Housten Donham has posted an intriguing review of Andrew Choate's Stingray Clapping, from Insert Blanc Press, over at HTMLGiant. Reveling in a sense of joyful bewilderment, Donham doesn't try to explain Choate's poems into neat, manageable boxes. Of one of Choate's three word poems, horse by watching, Donham writes:

What does someone do with a piece like “horse by watching?” Many works here deny any kind of limited reading because they just don’t make any “sense.” “Horse by watching” could be read as a kind of minimalist, concrete poem; it may even be a sort of pun on something like “hoarse from talking”—or it’s just some random shit thrown together. Much of Stingray Clapping echoes and updates Robert Grenier’s almost-forgotten Sentences, another enigmatic and seemingly nonchalant work of pure pleasure-granting experimental poetry. One of the more intriguing elements of both books is that they don’t make excuses. Choate isn’t rationalizing his “project” here; instead he seems to be celebrating a kind of lazy, half-assed aloofness throughout the work.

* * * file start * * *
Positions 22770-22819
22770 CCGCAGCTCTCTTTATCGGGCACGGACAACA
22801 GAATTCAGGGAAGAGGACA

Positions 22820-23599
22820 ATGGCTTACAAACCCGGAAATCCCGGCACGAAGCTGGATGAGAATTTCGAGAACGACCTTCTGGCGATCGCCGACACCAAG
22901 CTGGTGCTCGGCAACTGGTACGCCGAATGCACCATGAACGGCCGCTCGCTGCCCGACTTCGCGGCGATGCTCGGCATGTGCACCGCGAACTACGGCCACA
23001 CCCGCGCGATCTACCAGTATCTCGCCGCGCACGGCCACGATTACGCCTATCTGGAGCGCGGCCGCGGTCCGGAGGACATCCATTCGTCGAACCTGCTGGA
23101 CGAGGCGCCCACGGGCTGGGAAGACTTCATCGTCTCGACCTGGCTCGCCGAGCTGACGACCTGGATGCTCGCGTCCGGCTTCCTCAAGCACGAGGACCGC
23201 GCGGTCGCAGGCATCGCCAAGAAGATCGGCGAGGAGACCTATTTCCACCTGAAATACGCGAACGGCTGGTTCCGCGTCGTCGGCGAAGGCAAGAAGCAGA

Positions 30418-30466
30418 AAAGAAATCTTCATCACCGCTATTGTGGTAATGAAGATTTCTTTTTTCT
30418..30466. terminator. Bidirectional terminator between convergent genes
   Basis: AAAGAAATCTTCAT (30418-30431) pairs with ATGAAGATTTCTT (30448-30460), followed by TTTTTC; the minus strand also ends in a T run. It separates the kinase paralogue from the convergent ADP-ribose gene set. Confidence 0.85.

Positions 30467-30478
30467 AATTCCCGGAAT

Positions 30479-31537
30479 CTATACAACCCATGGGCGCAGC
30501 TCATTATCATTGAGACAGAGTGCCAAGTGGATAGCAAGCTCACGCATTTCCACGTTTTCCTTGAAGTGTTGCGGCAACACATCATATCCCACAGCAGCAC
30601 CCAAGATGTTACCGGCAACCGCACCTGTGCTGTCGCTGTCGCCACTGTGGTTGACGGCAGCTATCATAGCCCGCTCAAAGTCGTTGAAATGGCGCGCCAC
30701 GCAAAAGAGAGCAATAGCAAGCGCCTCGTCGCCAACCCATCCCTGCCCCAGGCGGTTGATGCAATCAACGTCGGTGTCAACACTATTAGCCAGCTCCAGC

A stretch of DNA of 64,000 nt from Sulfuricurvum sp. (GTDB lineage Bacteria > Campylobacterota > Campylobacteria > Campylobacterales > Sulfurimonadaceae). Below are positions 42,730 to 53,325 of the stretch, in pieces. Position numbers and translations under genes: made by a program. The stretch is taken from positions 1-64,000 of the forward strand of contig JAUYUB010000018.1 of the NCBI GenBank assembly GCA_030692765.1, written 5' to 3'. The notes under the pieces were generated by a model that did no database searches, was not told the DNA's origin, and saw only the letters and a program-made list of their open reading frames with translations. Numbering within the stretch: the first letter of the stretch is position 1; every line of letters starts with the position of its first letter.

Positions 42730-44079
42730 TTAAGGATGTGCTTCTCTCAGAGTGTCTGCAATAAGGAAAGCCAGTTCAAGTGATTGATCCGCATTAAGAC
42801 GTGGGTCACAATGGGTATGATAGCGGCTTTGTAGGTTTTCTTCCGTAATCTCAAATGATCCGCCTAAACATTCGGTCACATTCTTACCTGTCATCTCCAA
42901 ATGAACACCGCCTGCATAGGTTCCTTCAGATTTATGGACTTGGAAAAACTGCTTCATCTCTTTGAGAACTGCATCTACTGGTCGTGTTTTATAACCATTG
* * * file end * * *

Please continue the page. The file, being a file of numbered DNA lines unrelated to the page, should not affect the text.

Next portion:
Then, Donham talks a little about where the book finds itself amid a decade of "project poetry":

It’s odd to think that almost all significant poetry movements of the latest half-century, at least since Olson, have been spearheaded by manifestoes, diatribes, and policies wherein the poet-scholars are engaged in a nervous kind of poetic apologetics for their work, through which they illuminate the otherwise muddied waters of poetry. In the early 21st century (the age of the poetry “project”) we seem to have even arrived at a point where the explanation or the recording of a work is more central (and certainly more interesting) than the work itself. Stingray Clapping, meanwhile, doesn’t have that problem because there is no justification for its existence, other than to give strange pleasure to even stranger people. This pleasure isn’t singular: laughter, bewilderment, and a slack-jawed absorption are a few of the immediate reactions I had while reading it.

Make the jump to read the rest and to check out a few more Stingray zingers!

Originally Published: October 16th, 2012